Our experience of access to services by our own tenants has not always been the best either. If a vulnerable individual attends the job centre on their own they are much less likely to be well received and get a satisfactory outcome than if one of our volunteer mentors or empowerment officers attends with them. When we are there more often than not they have been treated differently. And there is also the issue of recognising that someone is vulnerable and in need of additional assistance. DWP encourage local agencies to inform them when service users are vulnerable which of course we do where appropriate but what of the vulnerable people who are not currently accessing a service. Who is going to tell DWP on their behalf that they have a learning disability and are not just another problematic and difficult individual. This is not always the case and we were recently pleasantly surprised by a DWP coach going above and beyond to assist two female Syrian refugees who were inappropriately housed when this was not part of her remit. However in our mind these are things that should just not be happening in the 21st century.
The issue of isolation is a huge problem. When we talk to rough sleepers in Wolverhampton we quickly get a picture of a sense of community, hierarchy and interaction between them. They know each other and support one another. Peer to peer support in the rough sleeping community is probably better than it is for many who are housed because they don’t have the barrier of the walls that they can retreat behind. If you take someone out of their community and place them in accommodation on the other side of town, you are effectively isolating them. We are made to live in community and have a sense of belonging. Is it not surprising that individuals are tempted to gravitate back towards their peers and place these values above having a roof over their heads. You simply cannot take an individual out of their community without replacing it with another community to which they feel like they can belong if you are seeking to provide long term solutions to homelessness.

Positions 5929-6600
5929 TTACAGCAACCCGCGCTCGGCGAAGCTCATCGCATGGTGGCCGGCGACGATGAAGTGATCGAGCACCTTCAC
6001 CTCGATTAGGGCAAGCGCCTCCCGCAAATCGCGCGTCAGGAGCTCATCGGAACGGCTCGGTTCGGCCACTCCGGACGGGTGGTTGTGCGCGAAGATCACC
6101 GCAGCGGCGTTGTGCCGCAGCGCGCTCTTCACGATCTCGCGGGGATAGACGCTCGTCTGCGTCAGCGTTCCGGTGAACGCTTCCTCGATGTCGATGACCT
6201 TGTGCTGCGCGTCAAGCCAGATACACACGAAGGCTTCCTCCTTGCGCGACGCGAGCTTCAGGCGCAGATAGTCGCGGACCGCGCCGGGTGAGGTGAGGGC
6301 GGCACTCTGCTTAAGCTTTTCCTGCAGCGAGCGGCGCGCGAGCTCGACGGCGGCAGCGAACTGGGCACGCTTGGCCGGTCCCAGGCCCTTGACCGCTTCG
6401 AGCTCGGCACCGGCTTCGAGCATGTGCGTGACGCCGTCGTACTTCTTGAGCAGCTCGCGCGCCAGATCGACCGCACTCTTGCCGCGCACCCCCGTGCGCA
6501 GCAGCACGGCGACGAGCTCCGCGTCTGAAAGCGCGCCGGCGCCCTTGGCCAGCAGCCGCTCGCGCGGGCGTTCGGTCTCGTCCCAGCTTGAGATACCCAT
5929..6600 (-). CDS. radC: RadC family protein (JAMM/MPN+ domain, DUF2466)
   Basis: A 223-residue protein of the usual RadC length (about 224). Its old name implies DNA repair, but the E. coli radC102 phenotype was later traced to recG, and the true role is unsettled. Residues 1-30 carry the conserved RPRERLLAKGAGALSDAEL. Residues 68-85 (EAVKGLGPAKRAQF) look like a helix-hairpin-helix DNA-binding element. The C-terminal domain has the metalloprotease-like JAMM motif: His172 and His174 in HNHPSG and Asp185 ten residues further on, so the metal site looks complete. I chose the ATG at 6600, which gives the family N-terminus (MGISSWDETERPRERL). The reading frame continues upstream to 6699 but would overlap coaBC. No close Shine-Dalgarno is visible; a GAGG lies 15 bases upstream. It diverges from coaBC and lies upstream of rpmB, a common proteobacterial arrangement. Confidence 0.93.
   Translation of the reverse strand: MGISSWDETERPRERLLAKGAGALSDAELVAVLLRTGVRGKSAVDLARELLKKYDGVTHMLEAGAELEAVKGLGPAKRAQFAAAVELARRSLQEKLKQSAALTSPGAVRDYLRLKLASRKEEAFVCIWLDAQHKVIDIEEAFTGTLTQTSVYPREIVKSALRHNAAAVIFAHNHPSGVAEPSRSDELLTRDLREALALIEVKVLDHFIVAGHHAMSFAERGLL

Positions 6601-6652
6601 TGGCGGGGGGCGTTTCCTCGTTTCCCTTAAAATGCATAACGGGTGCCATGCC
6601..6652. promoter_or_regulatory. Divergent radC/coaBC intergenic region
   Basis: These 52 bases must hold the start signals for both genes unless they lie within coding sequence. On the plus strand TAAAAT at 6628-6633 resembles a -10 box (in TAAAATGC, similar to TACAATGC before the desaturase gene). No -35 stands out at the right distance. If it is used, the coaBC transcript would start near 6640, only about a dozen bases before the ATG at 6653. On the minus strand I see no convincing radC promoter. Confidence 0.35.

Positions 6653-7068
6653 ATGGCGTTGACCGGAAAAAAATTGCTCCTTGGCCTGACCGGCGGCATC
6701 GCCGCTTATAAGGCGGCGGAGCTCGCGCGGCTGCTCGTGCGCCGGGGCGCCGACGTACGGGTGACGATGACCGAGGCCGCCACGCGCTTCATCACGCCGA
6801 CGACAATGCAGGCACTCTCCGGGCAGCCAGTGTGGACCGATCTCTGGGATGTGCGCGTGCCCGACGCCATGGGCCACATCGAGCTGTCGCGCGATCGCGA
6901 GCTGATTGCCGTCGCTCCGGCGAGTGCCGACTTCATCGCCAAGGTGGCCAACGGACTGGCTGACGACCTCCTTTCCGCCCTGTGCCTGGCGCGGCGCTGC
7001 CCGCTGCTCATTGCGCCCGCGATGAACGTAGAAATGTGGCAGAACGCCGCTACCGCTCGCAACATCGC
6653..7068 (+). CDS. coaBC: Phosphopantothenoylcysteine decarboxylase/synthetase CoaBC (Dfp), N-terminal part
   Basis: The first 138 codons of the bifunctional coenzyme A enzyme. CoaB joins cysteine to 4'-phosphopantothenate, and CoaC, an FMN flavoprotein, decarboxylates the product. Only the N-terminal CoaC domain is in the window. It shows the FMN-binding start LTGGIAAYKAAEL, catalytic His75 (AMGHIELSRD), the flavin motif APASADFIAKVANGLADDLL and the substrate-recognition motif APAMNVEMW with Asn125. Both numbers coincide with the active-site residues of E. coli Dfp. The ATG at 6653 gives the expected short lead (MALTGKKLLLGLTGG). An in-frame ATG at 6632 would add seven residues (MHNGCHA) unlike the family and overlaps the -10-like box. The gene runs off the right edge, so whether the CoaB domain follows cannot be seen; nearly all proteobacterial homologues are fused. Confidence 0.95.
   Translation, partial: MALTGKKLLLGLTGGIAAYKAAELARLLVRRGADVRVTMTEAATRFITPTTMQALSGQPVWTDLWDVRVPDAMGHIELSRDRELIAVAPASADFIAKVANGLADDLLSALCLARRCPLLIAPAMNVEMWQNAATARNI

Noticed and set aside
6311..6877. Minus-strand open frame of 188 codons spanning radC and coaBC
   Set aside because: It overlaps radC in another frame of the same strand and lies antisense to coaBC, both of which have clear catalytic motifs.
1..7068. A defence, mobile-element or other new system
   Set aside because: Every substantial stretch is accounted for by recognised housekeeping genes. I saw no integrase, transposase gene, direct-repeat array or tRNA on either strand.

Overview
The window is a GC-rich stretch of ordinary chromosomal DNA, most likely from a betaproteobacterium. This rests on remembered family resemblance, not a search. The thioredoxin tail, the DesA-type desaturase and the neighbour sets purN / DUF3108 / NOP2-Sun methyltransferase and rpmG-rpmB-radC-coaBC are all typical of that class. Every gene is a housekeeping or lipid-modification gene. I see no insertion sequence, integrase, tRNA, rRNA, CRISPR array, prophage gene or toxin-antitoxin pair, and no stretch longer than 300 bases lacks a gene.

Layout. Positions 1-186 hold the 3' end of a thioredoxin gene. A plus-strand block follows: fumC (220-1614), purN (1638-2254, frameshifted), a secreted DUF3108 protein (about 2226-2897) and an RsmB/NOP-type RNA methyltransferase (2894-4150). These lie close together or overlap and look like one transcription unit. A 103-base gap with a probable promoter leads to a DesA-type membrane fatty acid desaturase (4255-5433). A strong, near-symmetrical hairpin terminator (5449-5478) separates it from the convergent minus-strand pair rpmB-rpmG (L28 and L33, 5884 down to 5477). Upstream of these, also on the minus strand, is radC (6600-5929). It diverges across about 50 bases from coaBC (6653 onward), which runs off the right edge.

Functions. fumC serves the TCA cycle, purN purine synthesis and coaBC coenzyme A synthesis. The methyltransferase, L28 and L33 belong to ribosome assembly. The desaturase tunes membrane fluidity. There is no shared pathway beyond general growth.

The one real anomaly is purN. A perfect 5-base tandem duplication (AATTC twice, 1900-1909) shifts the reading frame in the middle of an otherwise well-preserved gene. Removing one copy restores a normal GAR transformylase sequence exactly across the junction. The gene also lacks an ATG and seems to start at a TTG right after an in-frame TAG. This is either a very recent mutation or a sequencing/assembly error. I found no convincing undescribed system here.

Anthony Walker is the Homelessness Strategy and External Partners Manager with City of Wolverhampton Council and works closely with local voluntary and charity groups. He also sees relational poverty and community as being central to long term solutions: "
When you remove a rough sleeper from that community you need to replace it with something or somebody and the churches and voluntary groups can do that. I think that’s a brilliant piece of work and something councils struggle to do on the individual level they can”.
According to the Church Urban Funds paper on the Web of Poverty, there are three different types of poverty that impact upon the lives of individuals caught in it: Poverty of identity, poverty of resources and poverty of relationships. What St Mungo's report and the above considerations really highlights to us is how important building relationships and community is in seeking to deal with homelessness. We have come to the firm conclusion that relational poverty is the main root cause of homelessness and we will expand further on this in our next posting